When Democrats picked Charlotte, N.C., as the location for their 2012 nominating convention, their choice was intended to showcase President Obama's success with moderate and independent voters in normally Republican states like North Carolina. It does not appear to be working out so well. A significant number of Democratic moderates, facing their own re-election contests, are suddenly announcing they will be skipping the convention.
So far, the growing Democratic bail-out list is replete with moderate members facing competitive races this fall. It includes Sens. Claire McCaskill, Mo., Joe Manchin, W.Va., and Jon Tester, Mont., as well as Reps. Nick Rahall, W.Va., John Barrow, Ga., Mark Critz, Pa., Kathy Hochul, N.Y., Jim Matheson, Utah, and Bill Owens, N.Y. Also staying away is West Virginia Gov. Earl Tomblin.
McCaskill, a moderate Democrat from Missouri, was a featured speaker at the 2008 convention, introduced to the tune of "Come Together" by the Beatles. This year, according to the most recent Rasmussen poll, she finds herself trailing all of her potential GOP challengers. Like many of the others skipping Obama's renomination, she insists it's not significant that she won't be "coming together" this time. "Everybody's trying to make this a big deal," she protested. "It's stupid." Surely, it has nothing to do with Obama's 57 percent disapproval rating (according to Rasmussen's June survey) in Missouri, which is normally a swing state.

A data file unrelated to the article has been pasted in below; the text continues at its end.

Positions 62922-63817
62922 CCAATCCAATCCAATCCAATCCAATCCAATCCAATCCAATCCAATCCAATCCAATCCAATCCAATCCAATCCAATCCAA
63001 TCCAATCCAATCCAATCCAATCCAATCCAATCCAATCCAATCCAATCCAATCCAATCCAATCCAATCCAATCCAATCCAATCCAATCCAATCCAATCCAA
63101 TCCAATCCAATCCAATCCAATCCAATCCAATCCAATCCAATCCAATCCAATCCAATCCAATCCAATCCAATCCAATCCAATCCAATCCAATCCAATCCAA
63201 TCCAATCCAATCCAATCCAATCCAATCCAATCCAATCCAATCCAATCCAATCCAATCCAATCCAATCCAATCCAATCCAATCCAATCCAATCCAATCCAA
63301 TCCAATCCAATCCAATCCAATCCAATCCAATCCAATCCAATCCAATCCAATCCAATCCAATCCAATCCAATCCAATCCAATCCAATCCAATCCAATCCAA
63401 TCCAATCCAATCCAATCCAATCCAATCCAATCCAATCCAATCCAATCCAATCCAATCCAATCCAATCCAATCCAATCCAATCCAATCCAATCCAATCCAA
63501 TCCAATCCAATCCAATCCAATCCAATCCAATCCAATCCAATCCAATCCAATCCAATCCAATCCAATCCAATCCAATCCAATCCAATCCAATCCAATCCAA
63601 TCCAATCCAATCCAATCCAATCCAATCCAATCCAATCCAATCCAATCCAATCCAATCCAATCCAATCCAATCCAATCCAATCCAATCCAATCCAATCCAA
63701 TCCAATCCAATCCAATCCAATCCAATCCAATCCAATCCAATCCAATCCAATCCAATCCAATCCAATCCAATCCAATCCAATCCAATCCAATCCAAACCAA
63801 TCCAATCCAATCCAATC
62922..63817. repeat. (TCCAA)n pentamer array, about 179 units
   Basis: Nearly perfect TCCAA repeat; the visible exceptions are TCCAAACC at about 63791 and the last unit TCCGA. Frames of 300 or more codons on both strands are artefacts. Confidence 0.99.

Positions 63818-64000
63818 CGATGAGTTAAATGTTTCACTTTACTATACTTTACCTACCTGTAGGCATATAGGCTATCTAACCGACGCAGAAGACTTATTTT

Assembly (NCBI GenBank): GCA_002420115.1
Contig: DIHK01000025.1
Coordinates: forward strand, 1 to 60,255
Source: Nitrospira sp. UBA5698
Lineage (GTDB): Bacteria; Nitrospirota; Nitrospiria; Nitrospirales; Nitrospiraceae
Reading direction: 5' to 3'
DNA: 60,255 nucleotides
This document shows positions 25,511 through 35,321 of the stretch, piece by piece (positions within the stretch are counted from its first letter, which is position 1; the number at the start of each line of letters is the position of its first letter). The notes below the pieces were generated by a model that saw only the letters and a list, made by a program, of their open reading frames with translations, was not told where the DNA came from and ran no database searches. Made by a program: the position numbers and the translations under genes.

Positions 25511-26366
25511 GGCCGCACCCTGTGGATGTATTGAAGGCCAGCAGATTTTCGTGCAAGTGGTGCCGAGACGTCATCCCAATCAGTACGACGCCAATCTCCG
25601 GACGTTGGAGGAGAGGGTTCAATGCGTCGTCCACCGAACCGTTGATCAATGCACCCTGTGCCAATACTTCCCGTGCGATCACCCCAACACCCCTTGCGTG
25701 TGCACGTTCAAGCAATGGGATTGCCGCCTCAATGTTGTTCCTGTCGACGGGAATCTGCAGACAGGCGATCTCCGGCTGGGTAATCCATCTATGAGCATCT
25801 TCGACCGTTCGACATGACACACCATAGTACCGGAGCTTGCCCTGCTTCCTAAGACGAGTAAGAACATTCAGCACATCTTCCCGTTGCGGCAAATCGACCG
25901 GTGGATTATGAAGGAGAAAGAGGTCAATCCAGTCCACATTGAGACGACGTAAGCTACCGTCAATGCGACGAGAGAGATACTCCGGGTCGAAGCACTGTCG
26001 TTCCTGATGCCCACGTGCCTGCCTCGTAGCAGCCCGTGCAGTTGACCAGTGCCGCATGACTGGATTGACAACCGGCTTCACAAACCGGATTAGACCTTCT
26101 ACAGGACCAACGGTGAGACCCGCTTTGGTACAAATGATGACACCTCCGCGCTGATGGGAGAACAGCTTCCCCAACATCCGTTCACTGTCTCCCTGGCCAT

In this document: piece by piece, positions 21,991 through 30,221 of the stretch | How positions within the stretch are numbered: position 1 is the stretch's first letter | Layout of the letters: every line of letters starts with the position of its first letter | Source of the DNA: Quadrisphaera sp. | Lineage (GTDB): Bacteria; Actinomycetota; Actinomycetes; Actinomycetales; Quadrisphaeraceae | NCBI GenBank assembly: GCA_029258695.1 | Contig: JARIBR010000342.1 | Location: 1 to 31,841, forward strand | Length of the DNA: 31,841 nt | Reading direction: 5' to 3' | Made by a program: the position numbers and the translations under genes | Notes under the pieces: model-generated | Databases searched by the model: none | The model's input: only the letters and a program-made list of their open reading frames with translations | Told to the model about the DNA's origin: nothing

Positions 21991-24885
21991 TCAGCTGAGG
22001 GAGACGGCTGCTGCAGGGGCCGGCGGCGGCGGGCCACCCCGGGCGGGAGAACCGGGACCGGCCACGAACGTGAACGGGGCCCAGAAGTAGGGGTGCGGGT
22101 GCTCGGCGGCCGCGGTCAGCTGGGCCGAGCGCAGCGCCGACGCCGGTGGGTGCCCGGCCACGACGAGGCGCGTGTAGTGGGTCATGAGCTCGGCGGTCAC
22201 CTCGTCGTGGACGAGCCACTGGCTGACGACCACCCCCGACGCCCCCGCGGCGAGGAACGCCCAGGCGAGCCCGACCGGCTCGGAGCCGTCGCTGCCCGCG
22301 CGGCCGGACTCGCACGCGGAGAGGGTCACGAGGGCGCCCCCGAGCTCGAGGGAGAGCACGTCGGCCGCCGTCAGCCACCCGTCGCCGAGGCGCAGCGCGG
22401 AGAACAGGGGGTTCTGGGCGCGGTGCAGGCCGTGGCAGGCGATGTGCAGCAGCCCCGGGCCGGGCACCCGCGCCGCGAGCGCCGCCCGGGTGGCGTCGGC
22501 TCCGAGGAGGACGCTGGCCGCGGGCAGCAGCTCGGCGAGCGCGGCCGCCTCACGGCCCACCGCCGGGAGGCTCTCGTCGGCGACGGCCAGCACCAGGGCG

In an effort to give his colleagues some cover, Democratic Congressional Campaign Committee Chairman Rep. Steve Israel, R-N.Y., absurdly announced he would rather have all of his party's candidates stay away from the convention in September. "If they want to win an election," he told reporters, "they need to be in their districts. ... I don't care if the president was at 122 percent favorability right now."
Of course, Obama's rating is not 122 percent, nor even 50 percent. The latest NBC/Wall Street Journal poll of registered voters has him at 47 percent job approval nationally, with 48 percent disapproving of his job performance. His favorable (48 percent) and unfavorable (38 percent) ratings are at almost exactly the same levels as in November 2010, when his party received its "shellacking" at the polls. Only 42 percent approve of Obama's performance on the economy, with 53 percent disapproving. The numbers are much worse in many of the states and districts with competitive 2012 races. It should come as little surprise that Democrats in difficult states and districts don't want to be seen with him.
Whatever excuses they offer, these incumbent Democrats are making a decision that often presages a party's failure. In 2008, five incumbent Republican senators with competitive races skipped their party convention in Saint Paul, Minn. Four of them lost in that year's Republican bloodbath as John McCain lost the presidential contest to Obama. Our searches for noteworthy Republican incumbents who stayed away from the then-popular George W. Bush's renomination in 2004 turned up only Florida Gov. Jeb Bush, who was not facing re-election and (more importantly) had a hurricane running through his state the week it was held.
In 1992, USA Today reported at least 16 of the 43 Republican senators and 70 of the 166 representatives decided not to attend President George H.W. Bush's second nominating convention. The elder Bush was sunk after his opponents successfully challenged him for appearing out of touch on the economy. Many Democrats in tight spots are showing signs they fear a repeat and don't want to go down with the ship.